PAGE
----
MW 11:40am-12:35pm (discussion); M 9:30am-10:35am (lecture)
Hall of Languages 115 (discussion); Maxwell Auditorium (lecture)
*Class times and locations are subject to change.
Please verify your class schedule in MySlice.
Champion, Craige B
Dept Soc Sci, Interdisciplinary
Class #: 10805 Section: M009 # Credits: 3
This course examines democratic citizenship and its obligations, public education in an era of new demands and increased disparities, health care access and outcomes, and the modern wave of immigration. In this examination, the following questions will keep popping up: How do we sustain a decent and caring society in an increasingly pluralistic environment? How do we remain secure and prosperous in an increasingly “borderless” world? How do we advance democracy’s prime values—equality and liberty—when these goals sometimes come into conflict? How do we shape effective public policies that remain respectful of both these values, while also obtaining the consent of the governed? What other tradeoffs between highly sought after “good things” are involved in effectively responding to the hard realities presented by contentious, complicated societal and global problems that finally work their way onto the nation’s public agenda for democratic action? This is a course about a citizen’s duty to think broadly, fairly, deeply, and pragmatically about questions that do not have obvious answers and are open to sustained debate.
Although as citizens we all start with the same obligation to think seriously about societal issues, in the end, we will not all share the same considered judgments about what society needs to do. Political differences, tempered and clarified by deliberation, are the stuff of democratic politics. Unanimous agreement is the false promise of utopian authoritarianism, of both the right and the left. With respect to each of the issues taken up by the course, you will be asked to examine how your own thinking honors America’s lofty, shining ideals, and simultaneously how it takes into account the grubby, pesky facts. You will be challenged by classmates and instructors alike to answer other questions as well, such as: Is your position fair to all, or only advantageous to some? Will your proposal work if tried, or is it merely pie‐in‐the sky? Can we afford such an expensive public program? Can we tolerate the costs of the status quo? MAX 123 and MAX 132 may be taken in sequence (either course may be taken first), or with other courses as listed in the Core Guidebook under Interdepartmental Sequences in the Social Sciences.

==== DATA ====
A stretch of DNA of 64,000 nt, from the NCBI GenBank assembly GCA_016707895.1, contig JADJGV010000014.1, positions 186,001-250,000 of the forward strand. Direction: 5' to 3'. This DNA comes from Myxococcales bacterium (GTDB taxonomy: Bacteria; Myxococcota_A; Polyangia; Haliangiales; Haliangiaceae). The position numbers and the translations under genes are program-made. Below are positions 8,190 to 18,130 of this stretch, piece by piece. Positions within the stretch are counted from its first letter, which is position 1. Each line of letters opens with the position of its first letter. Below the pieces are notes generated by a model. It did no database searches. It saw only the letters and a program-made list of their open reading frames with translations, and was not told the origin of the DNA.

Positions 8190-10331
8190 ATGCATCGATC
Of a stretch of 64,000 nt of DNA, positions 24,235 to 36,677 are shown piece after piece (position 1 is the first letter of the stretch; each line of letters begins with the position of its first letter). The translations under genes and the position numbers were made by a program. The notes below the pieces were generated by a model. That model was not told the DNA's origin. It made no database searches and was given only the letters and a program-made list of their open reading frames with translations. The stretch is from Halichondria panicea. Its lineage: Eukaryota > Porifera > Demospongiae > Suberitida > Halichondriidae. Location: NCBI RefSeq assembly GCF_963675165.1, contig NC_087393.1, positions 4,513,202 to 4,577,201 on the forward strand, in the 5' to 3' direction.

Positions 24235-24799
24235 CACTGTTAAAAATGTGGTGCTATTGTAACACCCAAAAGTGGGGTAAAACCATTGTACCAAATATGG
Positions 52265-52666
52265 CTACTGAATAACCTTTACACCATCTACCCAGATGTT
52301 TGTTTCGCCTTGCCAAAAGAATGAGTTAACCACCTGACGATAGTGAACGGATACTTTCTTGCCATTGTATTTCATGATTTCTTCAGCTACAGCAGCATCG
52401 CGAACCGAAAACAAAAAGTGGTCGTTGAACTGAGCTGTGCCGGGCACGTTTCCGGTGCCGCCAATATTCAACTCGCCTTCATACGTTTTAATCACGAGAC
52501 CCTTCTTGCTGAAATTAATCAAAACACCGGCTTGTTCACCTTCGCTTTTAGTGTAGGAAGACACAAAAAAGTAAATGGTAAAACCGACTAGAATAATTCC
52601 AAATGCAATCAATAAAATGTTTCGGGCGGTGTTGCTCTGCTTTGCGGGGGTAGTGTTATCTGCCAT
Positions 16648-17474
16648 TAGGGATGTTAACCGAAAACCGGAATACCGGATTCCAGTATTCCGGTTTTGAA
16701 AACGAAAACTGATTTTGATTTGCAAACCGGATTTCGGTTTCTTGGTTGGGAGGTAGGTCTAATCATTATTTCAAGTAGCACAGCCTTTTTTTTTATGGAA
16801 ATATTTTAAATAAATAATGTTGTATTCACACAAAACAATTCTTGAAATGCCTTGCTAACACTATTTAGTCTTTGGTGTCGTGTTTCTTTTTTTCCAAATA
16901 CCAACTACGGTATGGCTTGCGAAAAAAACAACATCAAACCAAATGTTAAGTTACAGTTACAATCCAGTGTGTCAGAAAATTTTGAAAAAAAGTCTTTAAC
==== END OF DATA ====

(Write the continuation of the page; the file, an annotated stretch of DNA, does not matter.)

Both courses counts for Writing Intensive and Critical Reflections in the Arts & Sciences Liberal Arts Core.
Notes about this course:
Counts as critical reflections and writing intensive in the A&S liberal arts core.
Notes about this section:
Register for discussion M009; Lecture M001 will auto-enroll.
Class times and locations often change. Please verify your class schedule in MySlice as these will not be updated after their initial posting.